Not available in stores. How heavy is that cloud? Why can you see farther in rain than in fog? Why are the droplets on that spider web spaced apart so evenly? If you have ever asked questions like these while outdoors, and wondered how you might figure out the answers, this is a book for you. An entertaining and informative collection of fascinating puzzles from the natural world around us, A Mathematical Nature Walk will delight anyone who loves nature or math or both.

John Adam presents ninety-six questions about many common natural phenomena--and a few uncommon ones--and then shows how to answer them using mostly basic mathematics. Can you weigh a pumpkin just by carefully looking at it? What causes the variations in the colors of butterfly wings, bird feathers, and oil slicks? And why are large haystacks prone to spontaneous combustion? These are just a few of the questions you'll find inside.

Many of the problems are illustrated with photos and drawings, and the book also has answers, a glossary of terms, and a list of some of the patterns found in nature. About a quarter of the questions can be answered with arithmetic, and many of the rest require only precalculus. But regardless of math background, readers will learn from the informal descriptions of the problems and gain a new appreciation of the beauty of nature and the mathematics that lies behind it.

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## A Mathematical Nature Walk

Click the Internet Zone. If you do not have to customize your Internet security settings, click Default Level. Then go to step 5. Click OK to close the Internet Options popup. What causes the variations in the colors of butterfly wings, bird feathers, and oil slicks? And why are large haystacks prone to spontaneous combustion? These are just a few of the questions you'll find inside. Many of the problems are illustrated with photos and drawings, and the book also has answers, a glossary of terms, and a list of some of the patterns found in nature.

About a quarter of the questions can be answered with arithmetic, and many of the rest require only precalculus. But regardless of math background, readers will learn from the informal descriptions of the problems and gain a new appreciation of the beauty of nature and the mathematics that lies behind it.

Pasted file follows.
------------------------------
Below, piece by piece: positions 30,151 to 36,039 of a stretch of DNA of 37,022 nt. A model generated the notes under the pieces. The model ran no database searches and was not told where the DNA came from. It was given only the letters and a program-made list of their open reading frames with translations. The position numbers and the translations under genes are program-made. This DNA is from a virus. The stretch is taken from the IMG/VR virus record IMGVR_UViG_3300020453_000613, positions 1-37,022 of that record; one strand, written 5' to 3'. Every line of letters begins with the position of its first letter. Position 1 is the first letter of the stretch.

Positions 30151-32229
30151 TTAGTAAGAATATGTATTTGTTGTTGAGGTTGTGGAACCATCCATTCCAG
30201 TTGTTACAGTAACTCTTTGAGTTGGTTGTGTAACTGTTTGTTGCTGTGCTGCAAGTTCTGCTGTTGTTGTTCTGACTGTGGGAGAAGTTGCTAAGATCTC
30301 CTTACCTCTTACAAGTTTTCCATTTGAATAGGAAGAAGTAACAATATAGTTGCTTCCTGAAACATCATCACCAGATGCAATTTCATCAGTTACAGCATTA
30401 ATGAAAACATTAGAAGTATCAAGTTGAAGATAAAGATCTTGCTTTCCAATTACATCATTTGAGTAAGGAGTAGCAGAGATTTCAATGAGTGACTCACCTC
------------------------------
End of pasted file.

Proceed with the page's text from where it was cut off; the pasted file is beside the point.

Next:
### About this book

John A. Adam is professor of mathematics at Old Dominion University. An estimate using elliptical light patches 58 Q. And Neptune's? And what are those fringes underneath the primary bow? A sharp eye and an ingenious mind are at work on every page Read this book with pencil and paper in hand. Then go forth, enjoy the view, and impress your friends. This book will provide anyone with a solid grounding in mathematics with enough conversation starters to keep fellow walkers' brains working as hard as their legs. I found the book delightful, engaging, and interesting.

## A Mathematical Nature Walk by John A. Adam (2009, Hardcover)

It's written for anyone with a calculus background, and that's all one needs. If you're looking for a fun book with a touch of complexity, this is a good one. Mazel, MAA Reviews "[A]dam's love of both nature and mathematics is obvious, and his chatty style and sense of humour--look out for the question about spontaneously combusting haystacks--enliven a book that will get readers thinking as well as itching for a pleasant stroll. Beyond insights into specific questions about nature, the general reader will find here a remarkably lucid explanation of how mathematicians create a formulaic model that mimics the key features of some natural phenomenon.

Adam particularly highlights the importance in this process of solving inverse problems. Ordinary math becomes adventure. After reading this snappy guide to the mathematics of the outdoors, by John Adam, a professor of mathematics at Old Dominion University in Virginia, you might consider tossing in a programmable calculator This is the motivation behind A Mathematical Nature Walk by John Adam, which considers some of the natural phenomena that might be encountered on a walk in the countryside or even just a wander around one's own garden.

Adam's book is lucidly written, making it suitable for people of all ages. As the saying goes, 'mathematics is not a spectator sport,' so if this book is read with pencil and paper at hand, to scribble along and confirm understanding of the mathematical trains of thought--all the better. That means your payment information is always protected, and never gets seen by anyone. Return any item within 30 days of delivery. Contact Us Need help?

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